Last week my friend Potter sent me an email recounting the 26 albums he listens to when he can’t decide what to listen to. This list included many great records, was very well written and highly entertaining (with permission from Potter, ie. a wave of his sorcerers wand, I’ll post it in this space). But the premise doesn’t actually work for the way I listen to music. I tend to take between 7 and 14 listens to love an album during which a 5-step process occurs 1) I listen to the record once through and find a couple tracks I like 2) listen to those tracks a few times while my taste for the other tracks grow in concentric circles (ie. if track 4 kicks ass I’ll probably like tracks 3 and 5 before 9 even if it’s a better song) 3) I have a startling revelation that the record totally kicks ass from play till stop 4) I listen to it 4 times a day for 2 months 5) I ween myself off only to return when a track surfaces somewhere in my grey matter and possibly starts the cycle over again.
This cycle has probably happened two to three times a year since I first consciously heard Michael Jackson argue about the genetics of an infant in falsetto sing-song. Below are a few albums I distinctly remember devouring like a pothead with Funyuns in chronological order from when they entered my realm.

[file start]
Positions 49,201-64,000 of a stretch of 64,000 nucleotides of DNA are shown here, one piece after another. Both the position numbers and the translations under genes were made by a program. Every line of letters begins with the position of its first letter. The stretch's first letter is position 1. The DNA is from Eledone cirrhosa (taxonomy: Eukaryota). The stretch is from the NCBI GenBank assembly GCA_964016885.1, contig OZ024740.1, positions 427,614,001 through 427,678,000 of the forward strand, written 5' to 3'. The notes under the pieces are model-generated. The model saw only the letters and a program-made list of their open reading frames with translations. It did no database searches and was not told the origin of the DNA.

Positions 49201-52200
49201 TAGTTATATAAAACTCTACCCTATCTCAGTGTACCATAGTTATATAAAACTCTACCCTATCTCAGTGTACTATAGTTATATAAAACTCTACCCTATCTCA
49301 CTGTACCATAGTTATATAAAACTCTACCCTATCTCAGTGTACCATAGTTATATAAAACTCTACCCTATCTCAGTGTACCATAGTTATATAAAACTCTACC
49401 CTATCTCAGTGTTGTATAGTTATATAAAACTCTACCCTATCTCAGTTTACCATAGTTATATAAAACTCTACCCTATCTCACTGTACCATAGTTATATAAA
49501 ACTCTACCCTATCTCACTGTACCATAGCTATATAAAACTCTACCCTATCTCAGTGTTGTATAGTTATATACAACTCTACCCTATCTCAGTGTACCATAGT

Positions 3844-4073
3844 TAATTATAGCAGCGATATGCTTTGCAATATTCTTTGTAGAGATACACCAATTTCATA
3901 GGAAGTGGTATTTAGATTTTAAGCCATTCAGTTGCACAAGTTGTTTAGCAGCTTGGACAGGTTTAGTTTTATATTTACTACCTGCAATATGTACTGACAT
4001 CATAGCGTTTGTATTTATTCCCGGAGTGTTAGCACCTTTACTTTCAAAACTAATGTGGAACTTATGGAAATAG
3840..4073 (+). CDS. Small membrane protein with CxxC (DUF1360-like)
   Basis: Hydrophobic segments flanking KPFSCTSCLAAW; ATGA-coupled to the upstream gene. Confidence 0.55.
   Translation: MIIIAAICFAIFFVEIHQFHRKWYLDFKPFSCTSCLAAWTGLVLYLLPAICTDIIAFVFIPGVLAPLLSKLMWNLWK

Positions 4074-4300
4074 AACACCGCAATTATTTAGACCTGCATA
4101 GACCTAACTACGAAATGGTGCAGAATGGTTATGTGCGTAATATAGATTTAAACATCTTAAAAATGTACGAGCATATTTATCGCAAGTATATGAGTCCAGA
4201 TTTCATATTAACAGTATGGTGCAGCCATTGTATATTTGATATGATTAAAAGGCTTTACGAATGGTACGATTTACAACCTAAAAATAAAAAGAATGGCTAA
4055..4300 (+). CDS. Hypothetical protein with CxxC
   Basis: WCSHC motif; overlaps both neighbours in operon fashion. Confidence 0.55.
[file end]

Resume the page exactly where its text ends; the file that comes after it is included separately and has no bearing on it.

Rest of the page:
Michael Jackson Thriller – I liked Thriller so much I choreographed a break dance to the entirety of Billie Jean and used to perform in front of the summer camp my father ran. I was 4 at the time.
Snoop Dog Doggystyle – Fast-forward to the impressionable days of middle school when all I wanted to do was drink Tanqueray and bang bitches in my parents’ living room. I must have listened to Lodi Dodi about 5,000 times.
Hootie and the Blowfish Cracked Rear View – Not only were Hoot and the Fish the first band that I ever saw in concert, but CRV was the first CD I ever owned. My first CD player woke me up every 8th grade morning with Only Want to be With You and while I may joke, I look back on that record with a great deal of fondness. The perfect album for the time, never would have made it in the cynical world of now (both my “now” and the collective “now”).
Dave Matthews Band Under the Table and Dreaming – I’m not sure if I listened to this record because I liked it or because everyone I knew liked it but I still know that Ants Marching is on by the second drumbeat.
G Love and Special Sauce Yeah, It’s That Easy – Tower records used to be one of the only record stores with listening stations (when Tower Records used to be a record store). I was walking by one that had YITE for listening and as my nickname at the time was G Love, I felt obligated to check it out. Four tracks and 18 minutes later I was on-line on my way to an extended love affair with a black sounding, Philly born, prep-school raised, lanky, white, blues singer.
Beastie Boys Paul’s Boutique – my personal favorite BB record and definitely the most critically underrated in their collection. I remember arguing that Paul’s Boutique was a superior record to Check Your Head in my 11th grade physics class. I do not remember anything else about 11th grade physics class.
Be back on Monday with part II (which has much better music, I promise)